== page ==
Memoirs of a Geisha by Arthur Golden Review

This is a bloody epic book at 500 pages so prepare to make a commitment. I wasn’t sure what to expect when I started reading this book, I had heard a mix of things from people and on the internet but even if people weren’t exactly in love with the book they all said for sure read it.

The book follows a young girl as she becomes a Geisha and what happens in her life, to the people around her and where she ends up at the end of her life. We are taken from Chiyo’s humble beginning in a fishing village through the turbulent teenage years of training and becoming an apprentice into her Geisha years as Sayuri which is interrupted by World War 2 and then the wind down of her career ending up in New York.

I was fascinated by the culture as it is described by Golden, obviously it is taken with a pinch of salt as this is a fiction novel, the detail that he goes into with this intricate world of tradition and order. There are a lot of specific words that he uses and with the culture being so removed from what I am used to it does feel like you get sucked into this fantasy world, it doesn’t feel like something that is on Earth until you encounter certain characters. The images created by Golden are magical even when Sayuri is going through troubles, there is an element of this tormented princess which is where my issues come up with the book.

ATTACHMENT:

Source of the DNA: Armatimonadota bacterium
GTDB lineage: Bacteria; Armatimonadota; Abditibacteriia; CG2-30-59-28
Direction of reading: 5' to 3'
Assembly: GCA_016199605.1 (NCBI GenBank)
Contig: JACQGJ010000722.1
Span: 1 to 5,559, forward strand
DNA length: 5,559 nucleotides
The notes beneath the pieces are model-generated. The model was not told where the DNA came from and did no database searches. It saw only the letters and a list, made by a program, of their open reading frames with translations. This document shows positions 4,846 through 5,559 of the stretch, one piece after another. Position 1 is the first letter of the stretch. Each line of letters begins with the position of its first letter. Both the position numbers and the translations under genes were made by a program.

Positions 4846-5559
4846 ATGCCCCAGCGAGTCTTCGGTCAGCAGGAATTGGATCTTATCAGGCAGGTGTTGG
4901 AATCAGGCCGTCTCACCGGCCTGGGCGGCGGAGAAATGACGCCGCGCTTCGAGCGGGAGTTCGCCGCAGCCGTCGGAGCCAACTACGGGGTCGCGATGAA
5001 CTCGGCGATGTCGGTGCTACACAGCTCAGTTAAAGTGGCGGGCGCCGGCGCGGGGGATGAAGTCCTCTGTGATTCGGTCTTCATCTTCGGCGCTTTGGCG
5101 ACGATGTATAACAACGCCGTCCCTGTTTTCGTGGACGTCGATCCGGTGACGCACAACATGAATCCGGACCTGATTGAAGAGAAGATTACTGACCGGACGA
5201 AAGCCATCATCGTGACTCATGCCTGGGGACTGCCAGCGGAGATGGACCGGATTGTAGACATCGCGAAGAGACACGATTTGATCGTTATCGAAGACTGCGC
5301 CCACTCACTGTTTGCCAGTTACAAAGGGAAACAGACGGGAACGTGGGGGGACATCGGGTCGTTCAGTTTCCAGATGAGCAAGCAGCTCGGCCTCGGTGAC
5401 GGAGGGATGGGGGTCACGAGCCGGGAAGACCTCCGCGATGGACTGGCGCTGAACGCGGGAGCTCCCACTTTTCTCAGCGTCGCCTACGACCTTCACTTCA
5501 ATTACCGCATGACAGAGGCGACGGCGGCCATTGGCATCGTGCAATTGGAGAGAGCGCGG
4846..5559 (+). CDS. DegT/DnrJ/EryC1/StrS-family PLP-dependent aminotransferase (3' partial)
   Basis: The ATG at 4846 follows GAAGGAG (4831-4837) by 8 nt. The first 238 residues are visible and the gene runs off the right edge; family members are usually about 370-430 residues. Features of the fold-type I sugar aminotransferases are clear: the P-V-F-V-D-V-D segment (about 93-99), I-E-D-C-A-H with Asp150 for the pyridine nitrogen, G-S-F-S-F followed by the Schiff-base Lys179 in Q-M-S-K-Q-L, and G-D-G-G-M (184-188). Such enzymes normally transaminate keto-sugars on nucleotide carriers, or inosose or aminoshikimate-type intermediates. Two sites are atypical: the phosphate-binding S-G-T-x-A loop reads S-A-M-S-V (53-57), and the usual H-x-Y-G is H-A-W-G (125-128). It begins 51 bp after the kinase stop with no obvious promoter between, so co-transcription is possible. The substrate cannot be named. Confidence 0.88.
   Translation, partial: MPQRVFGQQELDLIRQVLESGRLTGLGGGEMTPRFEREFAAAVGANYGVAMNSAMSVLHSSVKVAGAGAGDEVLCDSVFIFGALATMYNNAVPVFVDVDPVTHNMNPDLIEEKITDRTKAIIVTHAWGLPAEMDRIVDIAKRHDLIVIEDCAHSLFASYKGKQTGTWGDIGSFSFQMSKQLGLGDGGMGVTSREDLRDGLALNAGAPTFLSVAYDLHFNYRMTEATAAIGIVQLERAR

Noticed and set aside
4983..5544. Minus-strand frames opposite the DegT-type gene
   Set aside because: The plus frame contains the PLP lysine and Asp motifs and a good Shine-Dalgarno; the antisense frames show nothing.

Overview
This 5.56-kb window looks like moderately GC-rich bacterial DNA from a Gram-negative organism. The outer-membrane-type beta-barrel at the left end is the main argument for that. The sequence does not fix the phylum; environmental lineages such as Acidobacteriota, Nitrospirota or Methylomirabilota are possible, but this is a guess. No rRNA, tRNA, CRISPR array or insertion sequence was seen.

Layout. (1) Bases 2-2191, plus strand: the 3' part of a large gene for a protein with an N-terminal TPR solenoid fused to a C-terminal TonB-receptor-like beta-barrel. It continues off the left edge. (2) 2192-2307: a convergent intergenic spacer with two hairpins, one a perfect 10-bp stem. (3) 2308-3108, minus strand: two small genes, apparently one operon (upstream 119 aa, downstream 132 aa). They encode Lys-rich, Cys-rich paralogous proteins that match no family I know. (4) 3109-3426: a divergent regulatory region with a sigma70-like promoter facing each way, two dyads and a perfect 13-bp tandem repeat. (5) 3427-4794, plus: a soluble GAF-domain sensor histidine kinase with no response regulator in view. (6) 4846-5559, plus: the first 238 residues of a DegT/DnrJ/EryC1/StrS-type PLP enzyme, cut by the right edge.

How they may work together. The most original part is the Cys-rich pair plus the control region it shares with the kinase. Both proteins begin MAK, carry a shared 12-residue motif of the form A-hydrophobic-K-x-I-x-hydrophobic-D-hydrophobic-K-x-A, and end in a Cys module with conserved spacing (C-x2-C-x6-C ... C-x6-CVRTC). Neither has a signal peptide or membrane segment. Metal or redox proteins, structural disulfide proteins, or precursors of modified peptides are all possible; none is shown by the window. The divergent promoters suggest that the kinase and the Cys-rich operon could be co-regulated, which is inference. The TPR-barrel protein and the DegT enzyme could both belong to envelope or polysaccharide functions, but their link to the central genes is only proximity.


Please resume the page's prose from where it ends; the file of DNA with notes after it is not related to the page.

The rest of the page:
This book is from a female point of view but it is written by a man and maybe that is why at times Sayuri can feel a little umm ‘wet’ if you will pardon the term. I say this because of what drives her; she is driven to achieve because she wants to get close to a man, everything she does is for him. Maybe it is the Geisha culture but I think there is more to people than stuff like that. After a while I found that grating as I just wanted her to grow a backbone and do something for herself not to be near some bloke who she feels would make her life better, I was just like ‘sweetie do your own thing’. Perhaps that is what Golden wants to do, show how frustrating it is to be a woman in some areas or professions. Not particularly ironic that the male characters are a bit more complex than the ladies.

I would recommend this book as one you should read as it is beautifully written but I would warn you that at times it can feel very ‘you need a man to be happy’ which is not an idea I work with. This book is getting a little dated as it was published in 1997 so that could maybe give a reason to the less than ideal attitude of our female protagonist.


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